Personally I find the current situation in Vietnam very regrettable, as I have spent more than thirty years since the late 1970s in advocating the importance of civil nuclear energy among countries in East Asia including Vietnam and Indonesia in particular. During my tenures as the first Director of Nuclear Energy Division of the Foreign Ministry (1977-82) and the Executive Director for the Japan National Committee for the Pacific Economic Cooperation Conference (PECC) preceding the APEC (1982-89), I kept proposing the establishment of an ASIATOM, a regional body to coordinate and promote cooperative activities within East Asia in close liaison with IAEA. My own proposal became widely known within the region and even enjoyed the enthusiastic support by a number of influential leaders in various countries in Asia and elsewhere. I even drafted the treaty establishing ASIATOM and circulated it to several countries expected to join the new entity.
Unfortunately, however, my proposal, a rather historic one if I may say so, did not go much further after I left the Foreign Ministry in 1989. My successors shifted the focus of their policies to something else. These things do happen in bureaucratic system in a country like Japan. For those who are interested in this subject, please refer to my book “Nippon no kaku; Ajia no kaku” (Nuclear Energy for Military and Civil Uses in Japan and Asia”) published by Asahi Shimbun in 1997, particularly Chapters 5 and 6.
Rokkasho may offer useful services to Vietnam and S.Korea
While I have the opportunity to restate the original concept and the basic philosophy of my proposed ASIATOM, let me say a few more words. It is granted that the basic concept of ASIATOM has become somewhat obsolete, overtaken by subsequent events. Yet some of those ideas are still valid and useful, I believe.
For instance, if Japan maintains its nuclear fuel cycle program intact and if Japan builds a second Reprocessing Plant in Rokkasho-mura, roughly of the same capacity (800tons per year) as it was envisioned prior to the Fukushima accident, then Vietnam in the future will be able to get their spent fuels reprocessed in Japan in accordance with international rules and IAEA safeguards, thereby helping solve their problems of spent fuels management. Indeed, by that time in the future the second Rokkasho Plant, at least part of it, may be placed under multilateral control which might well be called “ASIATOM Regional Nuclear Fuel Cycle Center” as originally conceived.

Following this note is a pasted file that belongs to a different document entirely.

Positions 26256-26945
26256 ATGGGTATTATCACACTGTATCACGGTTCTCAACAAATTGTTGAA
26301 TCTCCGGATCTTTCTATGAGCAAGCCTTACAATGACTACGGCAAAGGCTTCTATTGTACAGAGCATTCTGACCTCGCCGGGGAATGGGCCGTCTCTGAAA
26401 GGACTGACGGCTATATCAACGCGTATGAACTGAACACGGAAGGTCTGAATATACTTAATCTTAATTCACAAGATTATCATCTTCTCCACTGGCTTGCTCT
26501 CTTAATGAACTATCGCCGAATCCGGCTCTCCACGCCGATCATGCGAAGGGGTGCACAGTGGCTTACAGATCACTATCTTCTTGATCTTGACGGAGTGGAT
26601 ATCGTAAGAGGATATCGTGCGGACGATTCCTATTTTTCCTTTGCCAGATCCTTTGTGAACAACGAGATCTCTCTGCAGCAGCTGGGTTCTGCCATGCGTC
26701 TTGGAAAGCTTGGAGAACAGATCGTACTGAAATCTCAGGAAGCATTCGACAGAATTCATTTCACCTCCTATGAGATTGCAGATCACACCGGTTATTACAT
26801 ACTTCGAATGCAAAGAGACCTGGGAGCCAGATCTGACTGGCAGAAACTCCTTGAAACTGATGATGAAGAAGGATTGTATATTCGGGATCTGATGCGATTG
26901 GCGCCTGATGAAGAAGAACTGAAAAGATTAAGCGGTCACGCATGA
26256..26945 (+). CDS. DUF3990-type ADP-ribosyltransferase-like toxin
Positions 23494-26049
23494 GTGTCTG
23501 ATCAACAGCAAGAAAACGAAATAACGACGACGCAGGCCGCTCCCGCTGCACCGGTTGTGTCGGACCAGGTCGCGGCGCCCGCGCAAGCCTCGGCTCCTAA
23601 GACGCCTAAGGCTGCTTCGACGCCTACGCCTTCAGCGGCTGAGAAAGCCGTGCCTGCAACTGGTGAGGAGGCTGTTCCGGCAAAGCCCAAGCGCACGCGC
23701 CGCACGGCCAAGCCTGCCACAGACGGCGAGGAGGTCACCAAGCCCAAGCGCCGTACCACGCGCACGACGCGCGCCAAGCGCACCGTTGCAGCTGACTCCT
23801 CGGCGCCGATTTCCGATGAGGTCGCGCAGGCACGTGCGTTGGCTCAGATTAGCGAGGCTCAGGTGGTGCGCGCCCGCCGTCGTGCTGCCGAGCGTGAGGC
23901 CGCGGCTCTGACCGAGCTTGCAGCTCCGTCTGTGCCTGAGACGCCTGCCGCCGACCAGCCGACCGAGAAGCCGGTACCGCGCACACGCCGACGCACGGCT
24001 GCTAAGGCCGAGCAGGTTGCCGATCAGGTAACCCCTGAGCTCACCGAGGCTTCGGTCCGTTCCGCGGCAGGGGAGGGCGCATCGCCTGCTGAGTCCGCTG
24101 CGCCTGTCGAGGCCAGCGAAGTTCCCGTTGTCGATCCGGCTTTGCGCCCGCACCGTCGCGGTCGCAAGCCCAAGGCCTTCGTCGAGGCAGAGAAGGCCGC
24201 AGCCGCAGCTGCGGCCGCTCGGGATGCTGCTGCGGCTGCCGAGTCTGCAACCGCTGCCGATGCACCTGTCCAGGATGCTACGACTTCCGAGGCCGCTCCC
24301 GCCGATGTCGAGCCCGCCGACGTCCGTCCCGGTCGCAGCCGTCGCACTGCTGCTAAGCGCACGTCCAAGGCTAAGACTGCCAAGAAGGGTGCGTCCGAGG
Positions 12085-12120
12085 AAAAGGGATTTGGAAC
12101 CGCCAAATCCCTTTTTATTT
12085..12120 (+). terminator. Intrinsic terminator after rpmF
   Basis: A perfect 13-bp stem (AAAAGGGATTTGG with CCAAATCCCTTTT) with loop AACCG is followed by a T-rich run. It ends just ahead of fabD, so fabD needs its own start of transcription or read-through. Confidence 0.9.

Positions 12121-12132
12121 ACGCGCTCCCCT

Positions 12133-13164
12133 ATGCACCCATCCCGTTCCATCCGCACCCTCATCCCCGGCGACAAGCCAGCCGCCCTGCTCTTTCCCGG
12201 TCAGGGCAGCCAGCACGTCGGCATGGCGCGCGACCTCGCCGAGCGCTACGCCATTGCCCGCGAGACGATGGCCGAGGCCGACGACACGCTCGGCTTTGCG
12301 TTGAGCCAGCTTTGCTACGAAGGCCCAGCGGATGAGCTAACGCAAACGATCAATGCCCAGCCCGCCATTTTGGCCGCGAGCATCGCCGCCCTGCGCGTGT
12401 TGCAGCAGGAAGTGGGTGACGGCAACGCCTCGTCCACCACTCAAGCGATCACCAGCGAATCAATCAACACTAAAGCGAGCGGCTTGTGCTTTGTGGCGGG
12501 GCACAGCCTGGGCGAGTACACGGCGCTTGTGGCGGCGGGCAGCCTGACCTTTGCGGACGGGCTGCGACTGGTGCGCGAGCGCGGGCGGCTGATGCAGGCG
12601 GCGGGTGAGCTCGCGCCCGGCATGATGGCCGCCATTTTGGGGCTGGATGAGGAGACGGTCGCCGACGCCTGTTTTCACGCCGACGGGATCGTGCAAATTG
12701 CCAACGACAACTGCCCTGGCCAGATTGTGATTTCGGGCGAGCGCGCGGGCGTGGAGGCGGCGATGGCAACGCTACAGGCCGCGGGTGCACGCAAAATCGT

Likewise, other Asian countries already engaged in civil nuclear program, such as South Korea or Taiwan, can also get their spent fuels reprocessed in Japan provided that they get American approval. Especially South Korea, which is currently in the middle of hard negotiations with the United States over the reprocessing issue, will be able to benefit from the services to be offered by the second Rokkasho Plant under ASIATOM. If their issue is resolved satisfactorily in one way or another between the two countries concerned, that is fine with me. If not, some other solution will have to be worked out before 2014 when the present ROK-US Agreement expires. What has been suggested above may therefore warrant a serious consideration. God knows.
Looking beyond Fukushima
Soon after I started writing this article, the Lower House of the Japanese National Diet was dissolved suddenly on November 16, 2012 and the general election will take place on December 16. It is generally speculated that nuclear energy, be it DPJ’s “0%” or “status quo” favored by other political parties like the Liberal Democratic Party (LDP) and the brand-new Party headed by Shintaro Ishihara, former Governor of Tokyo, will be one of the major issues to be contested in the campaign. Japanese electorates are finally given an opportunity to dictate their government to do what they really want it to do.
While it is too early to predict the outcome of the election and the type of a new government, this much can be said safely at this juncture. The “0%” nuclear policy coupled with the abandonment of nuclear fuel cycle program, if formalized or codified by the new administration born after the election, will turn the tide drastically, paving the way towards Japan’s gradual but eventual fall. Japan will never be able to restore her “No. 1” status earned by so much hard work in the post-WWII period.
I am neither a pessimist nor an alarmist by nature, but this time I am deeply worried about the future of Japan. Japanese people should always bear in mind the historical fact that Japan succeeded in overcoming the enormous damage of the two oil crises in the 1970s only with the help of nuclear energy which had provided Japan with adequate, reliable and relatively inexpensive electricity.
Of course, we must not forget the price we paid and the pain suffered after the Fukushima catastrophe. But we, as members of civilized society, must be able to distinguish between (1) human failures, largely on the part of electric power companies and the regulatory authorities, and (2) the intrinsic usefulness of nuclear energy for our well-being and economic prosperity. Nuclear energy per se is not to blame, whereas human failures are to blame and be duly punished.
What is now required of Japanese people is to extricate themselves as fast as they can from the traumatic state of mind, restore self confidence and begin to think ahead of time far beyond Fukushima, so that they may be spared yet another national catastrophe no doubt far more devastating in the future.
Professor Kumao KANEKO, President, Japan Council on Energy & Security. An ex-career diplomat, the author was the founding Director of Nuclear Energy Division of Japanese Ministry of Foreign Affairs. In that capacity, he negotiated with the US Government (under Presidents Carter and Reagan) regarding the Japanese nuclear energy policy, especially nuclear fuel cycle program in the 1970-80s. He taught international politics at Tokai University after his retirement in 1989. He received LLM degree from Harvard University Law School in 1966.
(Published November 29,2012)